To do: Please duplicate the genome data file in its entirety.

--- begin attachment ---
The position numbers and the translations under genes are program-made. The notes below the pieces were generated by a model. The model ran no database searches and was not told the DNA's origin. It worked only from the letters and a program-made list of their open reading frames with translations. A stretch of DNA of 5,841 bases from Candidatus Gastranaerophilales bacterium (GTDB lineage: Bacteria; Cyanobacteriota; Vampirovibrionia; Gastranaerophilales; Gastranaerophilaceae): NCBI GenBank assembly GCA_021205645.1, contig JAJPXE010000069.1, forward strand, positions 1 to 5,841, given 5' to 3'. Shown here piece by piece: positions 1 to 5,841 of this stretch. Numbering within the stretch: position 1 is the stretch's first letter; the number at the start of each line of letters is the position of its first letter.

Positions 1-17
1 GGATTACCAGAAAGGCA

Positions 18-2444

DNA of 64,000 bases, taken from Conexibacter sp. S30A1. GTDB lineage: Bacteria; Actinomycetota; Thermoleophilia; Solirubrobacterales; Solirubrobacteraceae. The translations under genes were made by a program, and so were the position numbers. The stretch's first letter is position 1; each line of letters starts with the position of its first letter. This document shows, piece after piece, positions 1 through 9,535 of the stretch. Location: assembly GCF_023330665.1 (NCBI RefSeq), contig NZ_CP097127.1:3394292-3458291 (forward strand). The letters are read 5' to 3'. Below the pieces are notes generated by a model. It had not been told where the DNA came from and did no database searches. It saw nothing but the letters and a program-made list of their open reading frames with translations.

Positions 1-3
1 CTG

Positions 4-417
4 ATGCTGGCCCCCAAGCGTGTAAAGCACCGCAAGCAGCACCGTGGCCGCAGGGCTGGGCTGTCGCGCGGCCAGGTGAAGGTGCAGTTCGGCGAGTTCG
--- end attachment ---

The position numbers and the translations under genes are program-made. The notes below the pieces were generated by a model. The model ran no database searches and was not told the DNA's origin. It worked only from the letters and a program-made list of their open reading frames with translations. A stretch of DNA of 5,841 bases from Candidatus Gastranaerophilales bacterium (GTDB lineage: Bacteria; Cyanobacteriota; Vampirovibrionia; Gastranaerophilales; Gastranaerophilaceae): NCBI GenBank assembly GCA_021205645.1, contig JAJPXE010000069.1, forward strand, positions 1 to 5,841, given 5' to 3'. Shown here piece by piece: positions 1 to 5,841 of this stretch. Numbering within the stretch: position 1 is the stretch's first letter; the number at the start of each line of letters is the position of its first letter.

Positions 1-17
1 GGATTACCAGAAAGGCA

Positions 18-2444

DNA of 64,000 bases, taken from Conexibacter sp. S30A1. GTDB lineage: Bacteria; Actinomycetota; Thermoleophilia; Solirubrobacterales; Solirubrobacteraceae. The translations under genes were made by a program, and so were the position numbers. The stretch's first letter is position 1; each line of letters starts with the position of its first letter. This document shows, piece after piece, positions 1 through 9,535 of the stretch. Location: assembly GCF_023330665.1 (NCBI RefSeq), contig NZ_CP097127.1:3394292-3458291 (forward strand). The letters are read 5' to 3'. Below the pieces are notes generated by a model. It had not been told where the DNA came from and did no database searches. It saw nothing but the letters and a program-made list of their open reading frames with translations.

Positions 1-3
1 CTG

Positions 4-417
4 ATGCTGGCCCCCAAGCGTGTAAAGCACCGCAAGCAGCACCGTGGCCGCAGGGCTGGGCTGTCGCGCGGCCAGGTGAAGGTGCAGTTCGGCGAGTTCG